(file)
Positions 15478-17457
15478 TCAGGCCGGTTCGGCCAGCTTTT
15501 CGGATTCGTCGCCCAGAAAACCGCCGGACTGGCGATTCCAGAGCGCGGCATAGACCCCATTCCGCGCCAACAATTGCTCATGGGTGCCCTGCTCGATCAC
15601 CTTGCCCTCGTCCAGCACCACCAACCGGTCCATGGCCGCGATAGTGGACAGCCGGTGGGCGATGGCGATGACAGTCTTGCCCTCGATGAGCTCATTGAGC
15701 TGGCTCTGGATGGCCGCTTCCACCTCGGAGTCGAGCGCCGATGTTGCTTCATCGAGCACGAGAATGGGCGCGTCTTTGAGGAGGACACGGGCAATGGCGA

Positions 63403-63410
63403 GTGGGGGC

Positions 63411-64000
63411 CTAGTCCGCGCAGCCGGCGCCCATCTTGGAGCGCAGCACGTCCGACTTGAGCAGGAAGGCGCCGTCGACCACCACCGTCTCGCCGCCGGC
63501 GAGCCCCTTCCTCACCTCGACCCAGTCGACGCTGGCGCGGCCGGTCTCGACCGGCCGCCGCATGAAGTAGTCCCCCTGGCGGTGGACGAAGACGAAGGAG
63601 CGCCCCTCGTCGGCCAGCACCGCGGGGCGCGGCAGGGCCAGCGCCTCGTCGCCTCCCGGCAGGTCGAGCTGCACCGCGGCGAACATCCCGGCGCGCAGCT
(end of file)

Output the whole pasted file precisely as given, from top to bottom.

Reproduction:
Positions 15478-17457
15478 TCAGGCCGGTTCGGCCAGCTTTT
15501 CGGATTCGTCGCCCAGAAAACCGCCGGACTGGCGATTCCAGAGCGCGGCATAGACCCCATTCCGCGCCAACAATTGCTCATGGGTGCCCTGCTCGATCAC
15601 CTTGCCCTCGTCCAGCACCACCAACCGGTCCATGGCCGCGATAGTGGACAGCCGGTGGGCGATGGCGATGACAGTCTTGCCCTCGATGAGCTCATTGAGC
15701 TGGCTCTGGATGGCCGCTTCCACCTCGGAGTCGAGCGCCGATGTTGCTTCATCGAGCACGAGAATGGGCGCGTCTTTGAGGAGGACACGGGCAATGGCGA

Positions 63403-63410
63403 GTGGGGGC

Positions 63411-64000
63411 CTAGTCCGCGCAGCCGGCGCCCATCTTGGAGCGCAGCACGTCCGACTTGAGCAGGAAGGCGCCGTCGACCACCACCGTCTCGCCGCCGGC
63501 GAGCCCCTTCCTCACCTCGACCCAGTCGACGCTGGCGCGGCCGGTCTCGACCGGCCGCCGCATGAAGTAGTCCCCCTGGCGGTGGACGAAGACGAAGGAG
63601 CGCCCCTCGTCGGCCAGCACCGCGGGGCGCGGCAGGGCCAGCGCCTCGTCGCCTCCCGGCAGGTCGAGCTGCACCGCGGCGAACATCCCGGCGCGCAGCT